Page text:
Schnauzers of all types embody the high spirits and obedience of working dogs. They are intelligent, bold, fearless, friendly, outgoing, and agile. Giant Schnauzers have a guarding instinct while Miniatures are lively and animated without resembling the Toy breeds. Schnauzers tend to spread affection equally among all members of a household. While you might be surprised that your Schnauzer does not act like a terrier, this is because there is not a close relationship despite the Miniature’s placement in the AKC. Your Schnauzer will probably remind you more of a Doberman than a terrier. Standard Schnauzers are easy-going around kids, tolerating their antics good-naturedly. Schnauzers tend to get along with other dogs if their socialization and training are sound from an early age. A few individuals think they are larger than life, and other dogs may find them offensive. Miniature Schnauzers, especially, can be too pushy. You might be able to nip same-gender dog aggression in the bud by neutering your pet. Schnauzers can get along with cats that live with them, but some have a strong drive to chase unfamiliar small animals.
The Schnauzer dog is robust and healthy, living 10 to 16 years depending on the variant. Miniatures, surprisingly, have the shortest life expectancy at 12 to 14 years. Health issues fit a wide spectrum.
When you are about to acquire a Schnauzer puppy, check into whether the breeder can provide results for any screening tests. Relevant evaluations for Schnauzers include specialist exams or OFA certifications of the parents’ hip, elbows, and heart. DNA tests can now screen for carriers of hypothyroidism and myotonia congenita.
Caring for Schnauzers
Schnauzers for sale do not have extreme care requirements.
Feeding the Schnauzer Puppy
Hopefully, a Schnauzer puppy for sale will come with a small sample of the food it has been eating. If so, you can change over gradually to whatever you want to feed. Schnauzer puppies require three or four meals a day. Each day you should supply your puppy with 50 to 70 calories per pound of bodyweight depending on where she is in her growth cycle (rapid phase needs more food) and how active she is. Always provide high-quality proteins and fat, avoiding high-fat options.
Food for Schnauzer Dog
Adult Schnauzers require 25 to 35 calories per pound of body weight daily. The smaller his adult size, the more calories per pound he will need. Feeding two or more portions a day will help avoid problems like bloat and wildly fluctuating blood sugar levels. Diabetics may benefit from specialized diets. If your dog is susceptible to pancreatitis, you will have to adjust fat levels and perhaps increase omega-3 fatty acids. Urinary bladder stones will also require a permanent adjustment in the diet to regulate the amount and kind of minerals your dog ingests.
Schnauzers require 40 to 75 minutes of daily exercise. Activities should include running or jogging, walking, basic and advanced training, socialization, and games of engagement. Engagement and training will enrich your dog’s mind and include activities like fetch and tug of war. Advanced training for adult Schnauzers can involve agility or Shutzhund. Puppies need less physical activity, able to exercise themselves through play. You must give attention to your pup’s growing skeleton as well as focusing on socialization and basic obedience. A Schnauzer puppy for sale may already be eight to ten weeks old while the window for the largest gains in social skills closes at about 16 weeks of age.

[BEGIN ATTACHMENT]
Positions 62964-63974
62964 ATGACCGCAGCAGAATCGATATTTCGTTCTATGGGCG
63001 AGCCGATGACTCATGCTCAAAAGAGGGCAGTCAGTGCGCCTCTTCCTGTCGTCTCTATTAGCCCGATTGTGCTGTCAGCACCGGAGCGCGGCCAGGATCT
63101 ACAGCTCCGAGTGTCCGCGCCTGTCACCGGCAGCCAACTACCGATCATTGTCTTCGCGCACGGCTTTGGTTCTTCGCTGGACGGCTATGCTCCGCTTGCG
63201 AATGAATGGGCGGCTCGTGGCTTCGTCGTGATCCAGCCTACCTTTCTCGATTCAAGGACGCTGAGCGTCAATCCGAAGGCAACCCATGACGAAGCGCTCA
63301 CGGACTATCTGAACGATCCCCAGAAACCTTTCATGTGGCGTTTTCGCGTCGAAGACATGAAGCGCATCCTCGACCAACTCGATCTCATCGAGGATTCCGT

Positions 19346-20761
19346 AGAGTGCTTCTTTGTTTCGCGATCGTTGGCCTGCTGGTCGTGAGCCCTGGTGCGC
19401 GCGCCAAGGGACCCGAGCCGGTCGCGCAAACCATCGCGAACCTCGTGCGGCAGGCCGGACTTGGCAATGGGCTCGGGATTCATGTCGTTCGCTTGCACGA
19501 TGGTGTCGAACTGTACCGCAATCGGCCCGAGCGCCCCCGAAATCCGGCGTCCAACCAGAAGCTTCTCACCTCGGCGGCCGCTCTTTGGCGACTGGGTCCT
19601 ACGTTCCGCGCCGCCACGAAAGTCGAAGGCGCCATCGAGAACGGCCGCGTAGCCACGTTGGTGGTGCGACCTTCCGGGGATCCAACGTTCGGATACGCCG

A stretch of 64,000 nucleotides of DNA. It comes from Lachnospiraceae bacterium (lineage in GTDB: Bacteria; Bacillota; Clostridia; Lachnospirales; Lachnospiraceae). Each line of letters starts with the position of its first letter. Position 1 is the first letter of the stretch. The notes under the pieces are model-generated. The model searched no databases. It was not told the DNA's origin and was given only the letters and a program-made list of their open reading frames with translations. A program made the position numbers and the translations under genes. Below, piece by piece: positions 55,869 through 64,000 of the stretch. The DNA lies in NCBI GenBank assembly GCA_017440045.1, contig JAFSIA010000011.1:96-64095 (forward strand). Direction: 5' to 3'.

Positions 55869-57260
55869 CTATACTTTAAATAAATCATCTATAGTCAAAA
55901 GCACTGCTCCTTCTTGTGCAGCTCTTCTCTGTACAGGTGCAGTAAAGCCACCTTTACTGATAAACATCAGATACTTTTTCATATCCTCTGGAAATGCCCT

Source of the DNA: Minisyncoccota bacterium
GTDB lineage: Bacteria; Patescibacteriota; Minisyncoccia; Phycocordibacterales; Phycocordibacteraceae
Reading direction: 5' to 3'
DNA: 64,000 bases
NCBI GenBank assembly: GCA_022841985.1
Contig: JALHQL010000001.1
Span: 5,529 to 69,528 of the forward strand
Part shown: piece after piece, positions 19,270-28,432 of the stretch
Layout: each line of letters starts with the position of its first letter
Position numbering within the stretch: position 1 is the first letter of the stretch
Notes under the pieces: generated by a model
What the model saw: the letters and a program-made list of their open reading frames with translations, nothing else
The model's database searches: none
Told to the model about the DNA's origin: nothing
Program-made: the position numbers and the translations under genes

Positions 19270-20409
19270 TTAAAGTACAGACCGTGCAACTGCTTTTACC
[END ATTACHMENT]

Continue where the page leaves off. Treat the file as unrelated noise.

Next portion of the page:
As a wirehaired breed, you would typically strip your Schnauzer. However, their fur is quite thick, and the standard only calls for enough stripping to define the dog’s conformational strengths. It also suggests clipping specific areas such as the neck and belly. Many owners give their Schnauzers full body clips for easier management, leaving the face. The Schnauzer is a common sight with professional groomers. Schnauzers require brushing once or twice a week to remove dry skin and loose hairs. You can clip their nails every one to two months and brush their teeth every day or two. Some also require you to express their anal sacs which lie just inside the rectum on each side. You can alternatively leave this task to your groomer. You should wipe your Schnauzer’s face daily and clean her ears whenever she gets a bath once a month. Allergic Schnauzers may require weekly baths and are more prone than other dogs to ear infections. You should prepare any Schnauzer puppy for sale for an extensive grooming routine. Many groomers will start with a minimal clip to get the pup used to the clippers and to people handling his feet, ears, and mouth.
During training, the challenge is keeping your lively Schnauzer from becoming bored. Maintaining an upbeat attitude will keep your pet enthusiastic, interested, and engaged. Also important to training your Schnauzer is positivity. Training progress should be met with rewards and praise for reinforcement. Schnauzers are easy to train, naturally obedient, and willing to please.